The results were nothing short of remarkable. Within a short period of time, there was a 22% increase in staff engagement, a 50% drop in customer complaints relating to product knowledge, a 2% increase in the net promoter score (NPS), and a million pounds of savings.
All this came from delivering a solution that supported the fundamental working practices of staff — the key staff that deliver customer service.
In 2014, Coles, one of the two major supermarkets in Australia, delivered a similar solution to their 100,000 staff in stores. Also winning an Intranet Innovation Award for their efforts, their solution was carefully designed to meet the needs of staff who had previously been neglected by the organisation, generating substantial business benefits.
While on a recent European trip, we heard from a global bank in Paris whose explicit strategy was to put the focus on the individual, improving their productivity and connecting them with their peers. This was being done to deliver wider benefits for the organisation as a whole. We heard similar stories in Scandinavia and elsewhere in Europe.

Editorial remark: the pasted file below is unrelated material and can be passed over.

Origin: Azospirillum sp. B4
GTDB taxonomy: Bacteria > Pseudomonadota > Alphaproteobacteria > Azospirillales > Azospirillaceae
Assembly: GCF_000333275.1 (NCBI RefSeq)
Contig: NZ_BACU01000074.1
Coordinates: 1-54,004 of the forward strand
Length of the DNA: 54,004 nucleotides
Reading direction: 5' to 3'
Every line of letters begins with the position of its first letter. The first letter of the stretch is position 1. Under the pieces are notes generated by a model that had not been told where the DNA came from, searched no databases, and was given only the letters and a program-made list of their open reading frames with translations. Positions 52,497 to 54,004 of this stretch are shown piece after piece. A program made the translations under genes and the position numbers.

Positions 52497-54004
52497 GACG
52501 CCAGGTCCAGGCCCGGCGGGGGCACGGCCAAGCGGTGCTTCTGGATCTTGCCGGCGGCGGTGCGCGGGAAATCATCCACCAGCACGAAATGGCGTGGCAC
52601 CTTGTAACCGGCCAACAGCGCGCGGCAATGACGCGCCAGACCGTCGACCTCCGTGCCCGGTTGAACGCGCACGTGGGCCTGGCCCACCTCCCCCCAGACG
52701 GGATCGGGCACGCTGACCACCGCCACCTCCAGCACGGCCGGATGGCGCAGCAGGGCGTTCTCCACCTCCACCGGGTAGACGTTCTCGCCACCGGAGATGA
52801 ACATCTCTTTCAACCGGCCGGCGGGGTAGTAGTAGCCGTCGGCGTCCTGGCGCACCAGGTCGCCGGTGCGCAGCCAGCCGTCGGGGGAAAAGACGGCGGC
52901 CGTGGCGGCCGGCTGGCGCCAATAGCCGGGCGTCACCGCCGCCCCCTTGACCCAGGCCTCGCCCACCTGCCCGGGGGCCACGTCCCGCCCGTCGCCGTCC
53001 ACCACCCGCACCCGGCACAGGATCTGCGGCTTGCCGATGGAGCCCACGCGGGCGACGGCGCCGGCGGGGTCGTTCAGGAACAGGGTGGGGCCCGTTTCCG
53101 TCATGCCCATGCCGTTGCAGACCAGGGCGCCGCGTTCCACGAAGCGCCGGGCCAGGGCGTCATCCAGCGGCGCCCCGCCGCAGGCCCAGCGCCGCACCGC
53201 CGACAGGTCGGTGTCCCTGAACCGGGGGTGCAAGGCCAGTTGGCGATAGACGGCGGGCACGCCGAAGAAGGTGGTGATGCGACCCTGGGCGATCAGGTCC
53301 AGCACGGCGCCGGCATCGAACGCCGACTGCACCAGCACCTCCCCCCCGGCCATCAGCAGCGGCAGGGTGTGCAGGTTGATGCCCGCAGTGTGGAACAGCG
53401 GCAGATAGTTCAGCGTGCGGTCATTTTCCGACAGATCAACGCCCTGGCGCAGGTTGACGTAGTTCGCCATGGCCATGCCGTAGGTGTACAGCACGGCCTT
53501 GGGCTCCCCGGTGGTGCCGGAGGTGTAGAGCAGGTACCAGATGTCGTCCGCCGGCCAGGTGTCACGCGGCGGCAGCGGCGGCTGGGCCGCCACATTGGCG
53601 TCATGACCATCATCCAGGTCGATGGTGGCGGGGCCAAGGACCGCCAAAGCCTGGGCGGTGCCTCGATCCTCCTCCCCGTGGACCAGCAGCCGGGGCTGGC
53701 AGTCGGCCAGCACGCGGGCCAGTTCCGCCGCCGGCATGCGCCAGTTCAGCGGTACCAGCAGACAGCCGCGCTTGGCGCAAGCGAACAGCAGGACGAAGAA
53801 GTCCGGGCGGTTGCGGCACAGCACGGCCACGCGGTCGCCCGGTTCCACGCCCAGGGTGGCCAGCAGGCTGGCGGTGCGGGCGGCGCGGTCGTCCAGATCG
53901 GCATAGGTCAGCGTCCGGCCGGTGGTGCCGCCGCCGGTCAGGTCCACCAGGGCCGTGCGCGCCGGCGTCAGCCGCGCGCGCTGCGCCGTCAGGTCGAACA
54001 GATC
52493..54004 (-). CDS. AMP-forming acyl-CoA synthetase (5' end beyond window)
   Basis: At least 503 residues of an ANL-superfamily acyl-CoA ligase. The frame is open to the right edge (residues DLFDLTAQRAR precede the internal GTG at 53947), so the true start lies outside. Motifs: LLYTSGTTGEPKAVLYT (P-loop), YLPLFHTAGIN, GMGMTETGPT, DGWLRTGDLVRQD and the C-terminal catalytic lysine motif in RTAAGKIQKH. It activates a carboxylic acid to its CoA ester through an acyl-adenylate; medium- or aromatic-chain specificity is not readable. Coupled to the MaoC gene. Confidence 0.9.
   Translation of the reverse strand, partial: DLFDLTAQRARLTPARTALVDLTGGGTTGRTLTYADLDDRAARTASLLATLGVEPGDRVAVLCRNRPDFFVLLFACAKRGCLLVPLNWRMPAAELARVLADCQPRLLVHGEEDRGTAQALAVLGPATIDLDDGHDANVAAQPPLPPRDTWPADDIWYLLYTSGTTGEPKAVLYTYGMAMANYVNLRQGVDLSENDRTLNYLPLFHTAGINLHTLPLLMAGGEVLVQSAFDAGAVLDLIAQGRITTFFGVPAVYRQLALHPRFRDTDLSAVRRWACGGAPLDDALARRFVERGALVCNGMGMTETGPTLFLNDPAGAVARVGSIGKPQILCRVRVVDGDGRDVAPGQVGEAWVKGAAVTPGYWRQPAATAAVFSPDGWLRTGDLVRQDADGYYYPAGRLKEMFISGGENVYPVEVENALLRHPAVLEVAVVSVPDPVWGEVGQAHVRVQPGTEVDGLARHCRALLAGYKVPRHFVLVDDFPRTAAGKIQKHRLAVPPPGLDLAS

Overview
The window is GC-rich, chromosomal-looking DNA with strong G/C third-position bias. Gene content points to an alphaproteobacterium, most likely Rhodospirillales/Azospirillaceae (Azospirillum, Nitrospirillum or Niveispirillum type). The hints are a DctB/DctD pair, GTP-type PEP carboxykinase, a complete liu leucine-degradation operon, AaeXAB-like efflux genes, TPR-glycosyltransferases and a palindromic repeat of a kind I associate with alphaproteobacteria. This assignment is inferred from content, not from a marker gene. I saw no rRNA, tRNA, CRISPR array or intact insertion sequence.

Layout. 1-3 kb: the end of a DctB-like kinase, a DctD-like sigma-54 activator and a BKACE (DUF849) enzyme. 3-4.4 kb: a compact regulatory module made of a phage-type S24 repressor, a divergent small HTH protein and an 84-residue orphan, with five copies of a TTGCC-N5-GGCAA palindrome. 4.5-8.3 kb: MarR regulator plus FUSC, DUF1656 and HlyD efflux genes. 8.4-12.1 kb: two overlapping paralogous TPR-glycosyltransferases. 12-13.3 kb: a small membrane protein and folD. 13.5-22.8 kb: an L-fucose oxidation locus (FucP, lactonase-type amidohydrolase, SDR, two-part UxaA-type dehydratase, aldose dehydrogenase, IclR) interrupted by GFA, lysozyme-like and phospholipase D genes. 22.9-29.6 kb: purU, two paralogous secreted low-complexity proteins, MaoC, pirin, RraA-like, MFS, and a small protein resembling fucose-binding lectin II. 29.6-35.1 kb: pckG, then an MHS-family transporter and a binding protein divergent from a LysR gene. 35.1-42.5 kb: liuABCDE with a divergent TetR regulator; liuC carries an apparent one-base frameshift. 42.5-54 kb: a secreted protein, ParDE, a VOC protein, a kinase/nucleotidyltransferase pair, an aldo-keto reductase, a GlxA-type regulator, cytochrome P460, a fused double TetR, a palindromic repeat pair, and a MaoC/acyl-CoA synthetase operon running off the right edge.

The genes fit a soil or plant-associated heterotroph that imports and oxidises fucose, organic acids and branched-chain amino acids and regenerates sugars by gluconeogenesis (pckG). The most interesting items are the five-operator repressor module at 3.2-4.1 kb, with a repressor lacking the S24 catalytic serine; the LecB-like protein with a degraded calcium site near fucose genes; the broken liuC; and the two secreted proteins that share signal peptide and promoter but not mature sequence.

In our work, we have a growing number of large corporate clients who have established a new strategic role for a director of internal digital channels, who have been given the remit of improving the digital workplaces within their businesses.
Design is the key to improving the workplace
There is still much to be done. Efforts to improve digital workplaces are still in their early days, and enterprise systems and processes remain in poor shape.